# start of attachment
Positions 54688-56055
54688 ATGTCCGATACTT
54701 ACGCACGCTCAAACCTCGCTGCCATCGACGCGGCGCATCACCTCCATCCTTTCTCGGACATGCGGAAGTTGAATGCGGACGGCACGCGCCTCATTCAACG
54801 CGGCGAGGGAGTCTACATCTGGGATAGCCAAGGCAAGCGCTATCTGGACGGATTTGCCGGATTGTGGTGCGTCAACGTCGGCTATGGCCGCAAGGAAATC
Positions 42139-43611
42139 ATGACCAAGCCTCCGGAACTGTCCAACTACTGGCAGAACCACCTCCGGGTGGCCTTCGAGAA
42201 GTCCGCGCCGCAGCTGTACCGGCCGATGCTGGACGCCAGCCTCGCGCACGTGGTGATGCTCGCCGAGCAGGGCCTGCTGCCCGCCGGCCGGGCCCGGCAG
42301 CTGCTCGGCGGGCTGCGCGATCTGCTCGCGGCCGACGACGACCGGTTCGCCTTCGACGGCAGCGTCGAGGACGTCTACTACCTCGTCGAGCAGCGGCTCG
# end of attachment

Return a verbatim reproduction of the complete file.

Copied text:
Positions 54688-56055
54688 ATGTCCGATACTT
54701 ACGCACGCTCAAACCTCGCTGCCATCGACGCGGCGCATCACCTCCATCCTTTCTCGGACATGCGGAAGTTGAATGCGGACGGCACGCGCCTCATTCAACG
54801 CGGCGAGGGAGTCTACATCTGGGATAGCCAAGGCAAGCGCTATCTGGACGGATTTGCCGGATTGTGGTGCGTCAACGTCGGCTATGGCCGCAAGGAAATC
Positions 42139-43611
42139 ATGACCAAGCCTCCGGAACTGTCCAACTACTGGCAGAACCACCTCCGGGTGGCCTTCGAGAA
42201 GTCCGCGCCGCAGCTGTACCGGCCGATGCTGGACGCCAGCCTCGCGCACGTGGTGATGCTCGCCGAGCAGGGCCTGCTGCCCGCCGGCCGGGCCCGGCAG
42301 CTGCTCGGCGGGCTGCGCGATCTGCTCGCGGCCGACGACGACCGGTTCGCCTTCGACGGCAGCGTCGAGGACGTCTACTACCTCGTCGAGCAGCGGCTCG